Using different styles of training for different audiences

5 Sep, 2019Edward Appleby

This article was originally written and published by Speak First

They're all a bit different

Workplace learning has an interesting role to fill. Its purpose is to educate and help people with their personal development, but in large organizations one course or learning solution often needs to serve a large number of people. So, how can anyone expect ‘personal’ development while tied into a one-size-has-to-fit-all approach?

When creating and organizing learning opportunities, L&D professionals should consider the diversity within their audiences. Different ages, cultural backgrounds and personality types will all play a part in how learners are able to interact with the content, and they’re all going to have their own preferences and learning styles.

By recognising this, we can start looking for ways to shift towards a mindset where L&D is created to be cross-cultural and be effective for multiple learning styles.

Different Generations, Different Styles

In the United States, there are currently five different generations all in the workforce together. According to 2020 data: Millennials (born between 1980-1994) make up the biggest share at 40%, a little above Generation Xs (1965-1980) 33%. Baby Boomers (1944-1964) come in third with 19%. Those in Generation Z (1995-2015) are just starting to join the workforce, and currently make up just 6%, but will increase as they grow into adulthood. Finally, the Silent Generation (1926-1945) have largely left the workforce, but 2% of them are still in employment.1

These demographics are important to know, as research has shown that people in different generations have different priorities when it comes to L&D and their overall workplace culture.

Despite often being viewed as technologically obsessed and anti-social, 71% of those in the up-and-coming Generation Z and 69% of Millennials want their workplace learning experiences to have social elements. As workers get older, they tend to want this social aspect less and less. Generation Z (43%) and Millennials (42%) also want independent and self-directed learning experiences more than Generation X and the Baby Boomers (both 33%).2 This means we can’t expect what worked for the Boomers and Gen Xers to automatically be as effective for the younger members of the workforce.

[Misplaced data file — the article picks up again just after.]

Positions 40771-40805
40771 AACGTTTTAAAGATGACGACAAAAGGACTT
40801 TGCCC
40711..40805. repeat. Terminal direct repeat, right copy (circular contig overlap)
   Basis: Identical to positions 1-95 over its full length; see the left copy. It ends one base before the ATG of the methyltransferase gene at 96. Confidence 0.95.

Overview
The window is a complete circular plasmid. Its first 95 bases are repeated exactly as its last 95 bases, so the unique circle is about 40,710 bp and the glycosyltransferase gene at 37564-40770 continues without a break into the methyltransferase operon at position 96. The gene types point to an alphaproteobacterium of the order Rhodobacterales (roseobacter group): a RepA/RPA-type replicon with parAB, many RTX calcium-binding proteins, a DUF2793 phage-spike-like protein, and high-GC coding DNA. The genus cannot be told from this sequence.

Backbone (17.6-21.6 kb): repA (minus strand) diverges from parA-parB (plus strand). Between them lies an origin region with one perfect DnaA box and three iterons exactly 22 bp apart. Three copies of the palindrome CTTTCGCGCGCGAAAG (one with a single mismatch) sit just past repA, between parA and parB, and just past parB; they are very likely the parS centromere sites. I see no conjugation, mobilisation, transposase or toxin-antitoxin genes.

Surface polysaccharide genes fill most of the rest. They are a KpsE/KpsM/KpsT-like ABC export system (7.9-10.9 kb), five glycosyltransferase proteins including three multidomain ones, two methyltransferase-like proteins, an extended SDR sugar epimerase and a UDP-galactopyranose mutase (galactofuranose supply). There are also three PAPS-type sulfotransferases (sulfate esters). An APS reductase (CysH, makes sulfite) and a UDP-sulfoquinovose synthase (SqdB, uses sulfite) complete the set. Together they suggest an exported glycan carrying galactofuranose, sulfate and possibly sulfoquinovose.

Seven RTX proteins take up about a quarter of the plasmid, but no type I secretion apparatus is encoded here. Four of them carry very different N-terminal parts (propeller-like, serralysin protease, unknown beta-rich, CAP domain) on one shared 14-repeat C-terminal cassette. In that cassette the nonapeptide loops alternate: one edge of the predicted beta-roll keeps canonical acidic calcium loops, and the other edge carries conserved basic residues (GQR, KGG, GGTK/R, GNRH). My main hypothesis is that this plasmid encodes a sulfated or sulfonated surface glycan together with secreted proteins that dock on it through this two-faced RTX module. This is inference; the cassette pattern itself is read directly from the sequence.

The traditional instructor-led training definitely still has its place, with 55% of all learners preferring this method,3 but these sessions take time. 74% of all workers say they’d like to learn at work, but compared to the older generations, Millennials and Gen Zers don’t feel they have the time to spare.4 So, the desire is there, and as L&D professionals we need to create new opportunities that match the priorities of the changing workforce.

When it comes to generational differences, we would of course be remiss if we didn’t discuss the evolving use of technology. In the UK, the average person checks their phone every 12 minutes and spends 24 hours a week online. This has risen due to the increasing habits of 16-24 year olds, who average 34.3 hours a week online.5 Everyone has a smartphone in their pocket and, increasingly, people expect to be able to use it to learn. As these technologically-minded young people enter the workforce, the learning opportunities on offer have to adapt to match their style.

Cross-cultural training

Different cultures have different attitudes and expectations of learning, and a person’s cultural upbringing will affect how they engage with training. One way to explore this is through the lens of Hofstede’s Cultural Dimensions, a framework for recognising and understanding differences in cultures.6 When developing or organizing L&D opportunities in different countries, it’s important to keep Hofstede’s noted differences of power distance, individualism and uncertainty avoidance in mind, and when planning a programme which will run across more than one country, it’s especially crucial to consider how different cultural attitudes will interact with the content.

Hofstede defines power distance as how people believe power and authority should be distributed. In countries like France, Greece and the Philippines, organizations are expected to be more hierarchical than in the UK, Sweden or New Zealand, which tend to have flatter structures. This may have an effect on how people interact with trainers and coaches, as those used to less authority are likely to be happier talking to their trainer about their struggles than those who are used to authority staying at a distance.

Similarly, people from different cultures will have different attitudes about being part of a team or working individually. In the USA and UK, people generally focus on their own work and interests first, but in places with lower individualism – such as Japan – there is a greater focus on the way the individual can strengthen the group. When organizing training, remember to consider that people from these different cultures will respond differently to teamwork or personal effectiveness.